Surviving Mob Attacks on Your Vehicle
Watching some violent “protests” got me thinking about individual tactics for escaping riots and demonstrations.
One scenario I saw playing out over and over again was when a mass of protesters blocked a road or highway. Those “protesters” would occasionally attack people in the cars that were stopped on the roadway. Others used the opportunity to carjack the victims and steal their cars. In one such carjacking attempt, an elderly man was dragged from his car by carjackers and beaten with his own oxygen tank.
Clearly, we need to take a look at the options available when our cars are surrounded by criminal attackers.
As I started writing the article, a new entry from Active Self Protection popped up in my RSS feed. John over at ASP apparently had the same idea and provided an excellent video critique and learning points in his video “Using Your Car To Escape a Mob“. John covered most of the issues that I had planned to write about, so I’ll make a suggestion that you watch his video analysis before we continue. He brings up some very good points.
I’ll continue the discussion by bringing up a few issues he did not address…
1) Avoidance is key. Many protests and riots are either predictable or planned in advance. Stay away from the riots if you want to avoid being victimized. When you see masses of people blocking the roadways, STOP. Don’t go any farther. Do whatever necessary to change directions and get out of the area.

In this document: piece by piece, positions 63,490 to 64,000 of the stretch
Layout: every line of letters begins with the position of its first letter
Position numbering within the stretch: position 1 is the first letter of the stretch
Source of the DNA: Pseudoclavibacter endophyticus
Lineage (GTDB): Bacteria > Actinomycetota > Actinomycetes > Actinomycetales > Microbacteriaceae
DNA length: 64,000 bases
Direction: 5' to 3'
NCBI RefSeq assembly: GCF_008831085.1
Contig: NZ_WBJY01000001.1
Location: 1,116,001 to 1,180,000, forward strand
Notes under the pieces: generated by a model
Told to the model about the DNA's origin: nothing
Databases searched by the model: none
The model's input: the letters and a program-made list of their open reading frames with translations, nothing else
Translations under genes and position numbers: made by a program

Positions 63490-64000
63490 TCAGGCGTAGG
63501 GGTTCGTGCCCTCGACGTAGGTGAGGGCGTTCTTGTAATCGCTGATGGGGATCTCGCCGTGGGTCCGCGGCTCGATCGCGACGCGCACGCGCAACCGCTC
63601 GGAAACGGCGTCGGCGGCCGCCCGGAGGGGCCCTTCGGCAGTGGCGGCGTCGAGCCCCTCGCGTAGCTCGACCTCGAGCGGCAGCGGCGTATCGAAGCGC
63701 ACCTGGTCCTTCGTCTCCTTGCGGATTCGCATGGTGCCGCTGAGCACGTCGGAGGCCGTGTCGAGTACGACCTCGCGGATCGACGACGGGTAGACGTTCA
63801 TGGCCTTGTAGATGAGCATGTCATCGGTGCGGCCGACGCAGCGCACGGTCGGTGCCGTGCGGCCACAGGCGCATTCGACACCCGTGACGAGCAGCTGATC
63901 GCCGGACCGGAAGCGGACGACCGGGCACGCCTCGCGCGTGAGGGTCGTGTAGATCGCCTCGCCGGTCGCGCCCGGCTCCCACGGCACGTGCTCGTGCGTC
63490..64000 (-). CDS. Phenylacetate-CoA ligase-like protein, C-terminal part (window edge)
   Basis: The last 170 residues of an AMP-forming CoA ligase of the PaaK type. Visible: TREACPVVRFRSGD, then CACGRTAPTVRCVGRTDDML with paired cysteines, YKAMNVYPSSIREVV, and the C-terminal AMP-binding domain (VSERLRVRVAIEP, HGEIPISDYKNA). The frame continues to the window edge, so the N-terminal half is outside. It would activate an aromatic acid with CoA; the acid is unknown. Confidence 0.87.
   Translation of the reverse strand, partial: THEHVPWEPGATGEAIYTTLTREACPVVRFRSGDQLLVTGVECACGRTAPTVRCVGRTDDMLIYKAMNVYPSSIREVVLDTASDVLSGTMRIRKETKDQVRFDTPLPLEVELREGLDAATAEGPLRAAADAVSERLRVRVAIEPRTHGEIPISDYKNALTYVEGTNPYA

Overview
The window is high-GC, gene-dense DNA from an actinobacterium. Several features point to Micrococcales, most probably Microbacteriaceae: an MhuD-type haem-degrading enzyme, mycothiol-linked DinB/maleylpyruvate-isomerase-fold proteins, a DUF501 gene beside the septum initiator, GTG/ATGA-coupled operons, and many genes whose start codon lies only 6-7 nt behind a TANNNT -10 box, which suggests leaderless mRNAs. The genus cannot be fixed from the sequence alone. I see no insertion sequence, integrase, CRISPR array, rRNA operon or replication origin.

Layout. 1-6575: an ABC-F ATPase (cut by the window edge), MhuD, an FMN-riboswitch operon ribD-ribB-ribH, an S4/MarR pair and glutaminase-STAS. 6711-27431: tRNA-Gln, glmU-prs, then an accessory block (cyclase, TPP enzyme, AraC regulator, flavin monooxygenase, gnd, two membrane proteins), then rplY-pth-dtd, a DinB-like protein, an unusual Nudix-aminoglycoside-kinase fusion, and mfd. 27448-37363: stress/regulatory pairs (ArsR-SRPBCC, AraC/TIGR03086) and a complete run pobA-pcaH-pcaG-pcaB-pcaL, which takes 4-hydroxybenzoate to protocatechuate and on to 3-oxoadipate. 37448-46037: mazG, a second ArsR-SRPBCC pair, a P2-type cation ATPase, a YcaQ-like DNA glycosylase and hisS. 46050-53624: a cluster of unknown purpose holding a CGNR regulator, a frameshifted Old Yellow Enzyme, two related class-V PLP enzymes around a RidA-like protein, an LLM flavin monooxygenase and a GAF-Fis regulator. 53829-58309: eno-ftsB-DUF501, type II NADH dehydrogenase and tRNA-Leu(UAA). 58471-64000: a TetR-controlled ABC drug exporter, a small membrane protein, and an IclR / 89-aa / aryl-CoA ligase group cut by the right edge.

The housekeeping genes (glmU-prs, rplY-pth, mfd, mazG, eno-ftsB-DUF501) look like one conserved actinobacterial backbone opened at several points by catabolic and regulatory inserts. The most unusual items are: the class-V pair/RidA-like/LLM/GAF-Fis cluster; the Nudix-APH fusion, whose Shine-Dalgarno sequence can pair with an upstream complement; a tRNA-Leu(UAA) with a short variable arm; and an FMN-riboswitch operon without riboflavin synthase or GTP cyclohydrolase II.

If you are alert, you should be able to see these masses of people far enough in advance that you can act before being surrounded. It goes without saying that if you are texting, talking on the phone, or watching a DVD while driving, you may not be paying enough attention to save yourself. Don’t get distracted by electronic devices when driving.
2) You can’t just run people over if they are in the road. The safest thing to do in a situation like this is to keep moving, bumping people out of the way with your car. Unfortunately, that usually isn’t legal. It’s considered vehicular assault. Even if people are illegally blocking the road, you will likely go to jail if you run them down absent a legitimate threat to your life. See why awareness is so important? Getting away from the kill zone both keeps you safe and out of jail.
3) The situation changes, however, once the rioters attack you or your vehicle. With your vehicle surrounded in a manner that you can’t escape and your attackers trying to burn your car, flip it over, or drag you out, it is reasonable to assume that you will suffer serious injury or death. That’s when you can start striking people with your car.
Don’t get out and shoot. You will quickly be overwhelmed and your gun will be taken from you. Instead, accelerate steadily and forcefully, driving away from the surrounding rioters. Steady movement is the key. Hitting folks too hard can disable your vehicle. As John suggests, use your vehicle to push people out of the way rather than striking them.
4) Doors locked and seat belt OFF. It should go without saying that your doors should be locked when driving. If your doors don’t automatically lock, get in the habit of locking them manually as soon as you get inside. You don’t want the crowd to be able to easily open your door and drag you out.